The Jungian Functions

Previous article needed to understand this one...

Recently, I spent quite a lot of time trying to go beyond the descriptions of the 16 MBTI personality types. It has become an obsession for days, then weeks. Finally, I began to see people not by the description of their type, but rather by the functions they’re using. This led me to a deeper understanding and much more flexibility.
Each person is using 4 main jungian functions: sensing, intuition, feeling and thinking. The first 2 are input or perceiving functions, the last 2 are decision-making, output or judging functions. Each person prefers to get the info from the world through one of the perceiving functions and makes decisions using one of the judging functions. The other 2 remaining functions are used to balance the preferred functions, and are not so easy to notice.
Now, things would be simple following these rules, but there comes another aspect: introversion and extroversion. If you add this to the entire story, things change. For instance, introverted thinking (Ti) is different from extroverted thinking (Te): the Ti is analytical, while the Te is practical. As a result, we’re suddenly talking about 8 very different functions, 4 of them brought to the light in our Persona, 4 of them kept in the Shadow.
Below is a table with the description of the 8 jungian functions:

Jungian Functions

The result of all this is the well-known map of the 16 personality types (click to enlarge):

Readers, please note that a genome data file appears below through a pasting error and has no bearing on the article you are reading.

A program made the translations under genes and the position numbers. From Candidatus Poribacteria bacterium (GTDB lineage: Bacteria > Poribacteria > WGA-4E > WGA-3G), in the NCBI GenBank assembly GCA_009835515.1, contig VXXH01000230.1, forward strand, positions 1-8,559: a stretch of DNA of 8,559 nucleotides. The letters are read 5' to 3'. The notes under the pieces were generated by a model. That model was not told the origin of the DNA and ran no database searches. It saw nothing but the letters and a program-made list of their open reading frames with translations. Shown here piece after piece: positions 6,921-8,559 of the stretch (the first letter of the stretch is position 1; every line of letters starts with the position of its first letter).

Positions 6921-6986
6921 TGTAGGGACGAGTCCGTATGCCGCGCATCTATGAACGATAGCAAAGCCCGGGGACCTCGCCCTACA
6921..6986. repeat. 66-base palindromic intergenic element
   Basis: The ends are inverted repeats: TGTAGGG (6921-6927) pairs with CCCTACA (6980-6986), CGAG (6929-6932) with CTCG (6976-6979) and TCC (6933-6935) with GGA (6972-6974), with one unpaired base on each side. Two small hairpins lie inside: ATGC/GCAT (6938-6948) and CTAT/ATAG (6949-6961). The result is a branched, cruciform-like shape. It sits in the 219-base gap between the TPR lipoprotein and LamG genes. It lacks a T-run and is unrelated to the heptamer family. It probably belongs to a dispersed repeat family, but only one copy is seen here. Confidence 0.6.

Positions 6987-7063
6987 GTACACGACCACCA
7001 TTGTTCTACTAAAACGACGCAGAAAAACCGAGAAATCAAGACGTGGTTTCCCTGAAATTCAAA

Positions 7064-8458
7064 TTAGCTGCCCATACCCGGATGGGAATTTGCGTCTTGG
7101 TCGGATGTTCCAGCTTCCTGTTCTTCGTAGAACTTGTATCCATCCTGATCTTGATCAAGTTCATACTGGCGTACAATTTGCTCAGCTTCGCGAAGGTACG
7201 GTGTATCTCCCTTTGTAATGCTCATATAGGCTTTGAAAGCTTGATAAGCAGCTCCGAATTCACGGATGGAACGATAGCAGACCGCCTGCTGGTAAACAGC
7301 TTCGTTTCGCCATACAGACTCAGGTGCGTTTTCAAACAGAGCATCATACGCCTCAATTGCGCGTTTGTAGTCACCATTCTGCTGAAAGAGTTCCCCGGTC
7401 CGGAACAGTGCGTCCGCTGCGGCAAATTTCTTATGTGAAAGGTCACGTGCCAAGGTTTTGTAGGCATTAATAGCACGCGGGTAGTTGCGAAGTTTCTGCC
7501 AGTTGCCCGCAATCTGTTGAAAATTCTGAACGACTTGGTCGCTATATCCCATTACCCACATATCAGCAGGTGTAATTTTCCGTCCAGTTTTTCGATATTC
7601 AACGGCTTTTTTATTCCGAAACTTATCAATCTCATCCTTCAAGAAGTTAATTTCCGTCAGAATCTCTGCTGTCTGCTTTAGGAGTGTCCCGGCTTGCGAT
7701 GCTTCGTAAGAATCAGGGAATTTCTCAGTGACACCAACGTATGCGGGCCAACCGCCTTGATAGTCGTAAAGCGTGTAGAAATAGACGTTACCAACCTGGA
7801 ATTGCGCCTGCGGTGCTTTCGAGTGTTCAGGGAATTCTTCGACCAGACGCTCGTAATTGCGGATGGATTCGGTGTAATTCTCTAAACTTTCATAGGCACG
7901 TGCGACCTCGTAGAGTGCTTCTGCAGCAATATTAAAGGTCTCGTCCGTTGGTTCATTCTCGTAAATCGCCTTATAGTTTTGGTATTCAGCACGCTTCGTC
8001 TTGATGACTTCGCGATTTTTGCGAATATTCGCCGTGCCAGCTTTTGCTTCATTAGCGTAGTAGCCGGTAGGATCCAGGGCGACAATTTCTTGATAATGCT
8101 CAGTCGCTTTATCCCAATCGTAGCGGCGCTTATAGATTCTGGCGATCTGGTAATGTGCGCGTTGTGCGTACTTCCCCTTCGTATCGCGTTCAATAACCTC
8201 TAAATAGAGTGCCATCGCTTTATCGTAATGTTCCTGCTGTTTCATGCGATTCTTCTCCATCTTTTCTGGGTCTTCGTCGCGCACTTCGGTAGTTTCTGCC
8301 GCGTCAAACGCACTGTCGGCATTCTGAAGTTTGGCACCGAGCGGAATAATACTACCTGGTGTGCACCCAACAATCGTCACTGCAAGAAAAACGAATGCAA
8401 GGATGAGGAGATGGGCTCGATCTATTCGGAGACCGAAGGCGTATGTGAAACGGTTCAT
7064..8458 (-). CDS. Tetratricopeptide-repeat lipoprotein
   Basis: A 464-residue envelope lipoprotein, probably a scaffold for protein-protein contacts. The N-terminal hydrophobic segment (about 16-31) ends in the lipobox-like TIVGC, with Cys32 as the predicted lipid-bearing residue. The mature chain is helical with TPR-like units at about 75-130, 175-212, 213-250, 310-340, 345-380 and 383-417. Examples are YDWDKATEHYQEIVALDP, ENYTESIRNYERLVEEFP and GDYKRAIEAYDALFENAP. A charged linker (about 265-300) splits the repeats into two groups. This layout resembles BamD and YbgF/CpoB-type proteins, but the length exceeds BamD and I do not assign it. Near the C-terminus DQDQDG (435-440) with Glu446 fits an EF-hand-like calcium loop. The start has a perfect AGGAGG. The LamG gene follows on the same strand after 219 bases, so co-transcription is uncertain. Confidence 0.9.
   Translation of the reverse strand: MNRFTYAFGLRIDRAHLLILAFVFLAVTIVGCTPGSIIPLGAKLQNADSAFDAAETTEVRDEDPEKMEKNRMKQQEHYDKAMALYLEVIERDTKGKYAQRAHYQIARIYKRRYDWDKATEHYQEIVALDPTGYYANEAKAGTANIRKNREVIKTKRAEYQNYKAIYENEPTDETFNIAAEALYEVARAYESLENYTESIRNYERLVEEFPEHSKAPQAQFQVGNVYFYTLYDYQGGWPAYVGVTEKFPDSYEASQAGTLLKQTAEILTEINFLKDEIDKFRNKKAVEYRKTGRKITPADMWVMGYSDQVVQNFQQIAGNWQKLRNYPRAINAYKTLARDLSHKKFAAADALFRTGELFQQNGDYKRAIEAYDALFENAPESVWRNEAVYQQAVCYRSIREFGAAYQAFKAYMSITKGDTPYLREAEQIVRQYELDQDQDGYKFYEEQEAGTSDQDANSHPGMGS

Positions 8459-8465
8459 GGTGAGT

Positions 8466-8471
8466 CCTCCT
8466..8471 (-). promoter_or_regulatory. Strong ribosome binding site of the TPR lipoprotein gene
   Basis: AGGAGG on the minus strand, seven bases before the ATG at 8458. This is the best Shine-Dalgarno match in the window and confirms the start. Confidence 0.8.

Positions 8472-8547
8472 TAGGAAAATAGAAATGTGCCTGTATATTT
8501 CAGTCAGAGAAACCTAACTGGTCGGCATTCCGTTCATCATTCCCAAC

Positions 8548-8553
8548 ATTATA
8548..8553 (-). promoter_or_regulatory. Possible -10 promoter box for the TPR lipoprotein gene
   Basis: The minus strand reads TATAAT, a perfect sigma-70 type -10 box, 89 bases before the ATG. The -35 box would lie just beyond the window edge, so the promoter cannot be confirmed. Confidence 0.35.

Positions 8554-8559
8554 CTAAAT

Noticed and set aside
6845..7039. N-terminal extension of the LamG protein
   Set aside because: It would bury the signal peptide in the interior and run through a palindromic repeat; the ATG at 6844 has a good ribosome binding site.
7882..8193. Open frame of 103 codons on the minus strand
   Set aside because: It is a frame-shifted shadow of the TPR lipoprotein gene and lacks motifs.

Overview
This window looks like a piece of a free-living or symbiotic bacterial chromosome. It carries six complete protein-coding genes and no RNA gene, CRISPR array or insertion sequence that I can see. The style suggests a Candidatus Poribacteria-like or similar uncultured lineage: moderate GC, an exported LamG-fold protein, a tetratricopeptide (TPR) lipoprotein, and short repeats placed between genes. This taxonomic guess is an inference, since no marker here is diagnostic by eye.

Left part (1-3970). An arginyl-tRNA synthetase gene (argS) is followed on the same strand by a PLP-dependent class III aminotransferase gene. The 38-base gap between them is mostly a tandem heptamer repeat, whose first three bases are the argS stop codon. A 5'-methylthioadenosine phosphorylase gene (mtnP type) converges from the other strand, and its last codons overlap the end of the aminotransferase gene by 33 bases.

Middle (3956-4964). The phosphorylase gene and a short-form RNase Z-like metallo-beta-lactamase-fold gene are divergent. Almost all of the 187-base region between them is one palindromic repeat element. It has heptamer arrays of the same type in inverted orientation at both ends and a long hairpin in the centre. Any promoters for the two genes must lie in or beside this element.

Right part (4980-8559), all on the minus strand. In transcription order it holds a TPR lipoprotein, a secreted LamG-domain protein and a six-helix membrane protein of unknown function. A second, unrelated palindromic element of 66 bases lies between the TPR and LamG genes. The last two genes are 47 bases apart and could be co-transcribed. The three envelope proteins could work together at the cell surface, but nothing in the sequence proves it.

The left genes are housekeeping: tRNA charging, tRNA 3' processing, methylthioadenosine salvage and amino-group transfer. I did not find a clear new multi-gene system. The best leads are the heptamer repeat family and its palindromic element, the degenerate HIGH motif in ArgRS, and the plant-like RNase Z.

MBTI Functions Map

In my quest for detailed descriptions of the 8 functions, I finally found what I was looking for. Below is a list with each function at various levels of jungian hierarchy. But first, it’s important to look at the following image:

YinYang

If you look at the Yin-Yang symbol, you can understand that we’re made by light and shadow; there are things we don’t know about us, or things we don’t like to show to the world (Shadow) and things we use in our Persona, in the light. We’re born using the Dominant function, and later we develop the other 3 functions. But just as the Yin blends in the Yang, these functions are at different levels of awareness. And there is always the other side, the dark side, who waits to come into our life and act-out. Every time we’re using the main functions (in red), everything is OK. When we start using our shadow functions (in blue), things turn nasty for us and for the ones around us. The idea is to use at least our superior functions (the first 2, Dominant & Auxiliary) to their perfection, in order to be successful in life.